Tomorrow morning, bright and early my son Jamie and I head out for our annual summer camping trip. This year is a special initiation of sorts–I will be teaching him to fly fish. No, it’s not the Ripperton River from the Zxap Jacket. Indeed, Jamie’s home waters will be as far from mine as possible in the 48 states. I learned to fish in NY State on the Esopus River and Schoharie Creek, both tributaries of the Hudson flowing from the Catskill Mountains. Jamie will learn to fish on the Kings River and its feeder streams in California. How different they feel and appear yet how similar will be the feelings each evokes in the initiate. Sometimes I pause to reflect that my third child, my younger son, is a Californian. His mountains are the Santa Monicas and the Sierras. Mine were the Catskills and more generally, the Appalachians. The western world is bold and dramatic with towering peaks and snow covered rocky faces that feed icy water into swift and steep falling rivers. My mountains–those which are so sorely abused in the Zxap Jacket, are older, softer, tree covered autumn carpets with gentler waters feeding into occasional falls and cascades. One can walk the eastern streams in waders most of the year if willing to face the cold. Not so out here where the rivers pull with a vengeance and the waters remain cold most of the time. Of course, dam flow is always dangerous anywhere.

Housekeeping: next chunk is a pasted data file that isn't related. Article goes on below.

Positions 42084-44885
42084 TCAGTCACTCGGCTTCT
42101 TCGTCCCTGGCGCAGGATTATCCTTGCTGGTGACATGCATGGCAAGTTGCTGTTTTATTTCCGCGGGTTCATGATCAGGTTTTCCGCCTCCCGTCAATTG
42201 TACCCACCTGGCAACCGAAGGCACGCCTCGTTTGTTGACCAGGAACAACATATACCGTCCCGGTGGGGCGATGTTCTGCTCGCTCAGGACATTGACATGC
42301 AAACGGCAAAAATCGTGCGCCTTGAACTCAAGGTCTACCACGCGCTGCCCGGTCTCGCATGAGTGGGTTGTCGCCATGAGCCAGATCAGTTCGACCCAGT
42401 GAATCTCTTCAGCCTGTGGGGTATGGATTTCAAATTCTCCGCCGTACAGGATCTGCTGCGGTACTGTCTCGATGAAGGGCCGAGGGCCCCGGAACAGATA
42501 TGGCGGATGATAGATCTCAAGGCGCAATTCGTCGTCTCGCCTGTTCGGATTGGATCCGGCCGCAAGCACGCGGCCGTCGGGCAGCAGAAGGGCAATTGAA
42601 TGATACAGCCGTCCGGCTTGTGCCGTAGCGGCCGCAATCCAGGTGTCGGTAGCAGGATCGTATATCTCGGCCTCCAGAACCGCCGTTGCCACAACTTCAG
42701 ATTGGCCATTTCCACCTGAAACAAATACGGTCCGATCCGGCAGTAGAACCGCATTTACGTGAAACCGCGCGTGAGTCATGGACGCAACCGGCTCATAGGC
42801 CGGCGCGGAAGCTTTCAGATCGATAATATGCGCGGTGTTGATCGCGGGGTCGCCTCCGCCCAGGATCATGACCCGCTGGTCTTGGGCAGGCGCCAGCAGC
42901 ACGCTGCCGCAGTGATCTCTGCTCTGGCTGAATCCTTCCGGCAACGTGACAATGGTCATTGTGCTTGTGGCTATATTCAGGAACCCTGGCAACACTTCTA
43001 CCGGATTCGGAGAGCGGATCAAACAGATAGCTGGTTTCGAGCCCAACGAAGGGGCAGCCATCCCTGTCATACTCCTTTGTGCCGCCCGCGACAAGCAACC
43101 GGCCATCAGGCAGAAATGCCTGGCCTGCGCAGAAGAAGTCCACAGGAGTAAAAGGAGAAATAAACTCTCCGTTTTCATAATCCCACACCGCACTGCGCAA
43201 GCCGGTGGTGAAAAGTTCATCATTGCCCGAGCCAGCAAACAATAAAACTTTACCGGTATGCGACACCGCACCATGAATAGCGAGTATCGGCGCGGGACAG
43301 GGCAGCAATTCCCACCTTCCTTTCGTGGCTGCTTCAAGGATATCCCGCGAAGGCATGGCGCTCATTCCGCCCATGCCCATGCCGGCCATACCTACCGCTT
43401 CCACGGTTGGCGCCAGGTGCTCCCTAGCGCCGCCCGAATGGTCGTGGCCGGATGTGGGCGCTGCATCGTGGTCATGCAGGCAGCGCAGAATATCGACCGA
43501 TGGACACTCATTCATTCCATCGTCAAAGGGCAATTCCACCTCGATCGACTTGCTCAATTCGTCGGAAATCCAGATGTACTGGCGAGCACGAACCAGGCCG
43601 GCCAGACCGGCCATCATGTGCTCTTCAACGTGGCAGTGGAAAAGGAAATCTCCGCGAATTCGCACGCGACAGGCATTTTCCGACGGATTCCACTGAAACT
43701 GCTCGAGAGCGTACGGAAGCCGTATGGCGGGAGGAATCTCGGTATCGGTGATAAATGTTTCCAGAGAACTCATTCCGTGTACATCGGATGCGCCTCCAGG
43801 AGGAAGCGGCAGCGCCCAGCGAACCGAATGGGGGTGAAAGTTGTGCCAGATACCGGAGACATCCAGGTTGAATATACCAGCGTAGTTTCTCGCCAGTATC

It will be a challenge to fit my Catskill experience to these waters, let alone teach my 11 year old. Fly fishing is a form of mediation in a way. He may not be ready for it, or may simply find it out of sync with his i pod driven universe. But he is an open minded lad and the mountains of Sequoia Park and Kings Canyon are wonderful with or without a rod. We will certainly have fun. His older brother caught his first fish on Schoharie Creek. Some of my fondest memories are playing in the creek with my little girl in one of the local ponds, the mayflies rising, the shadows dancing under the
heavily leafed trees across the shining riffles.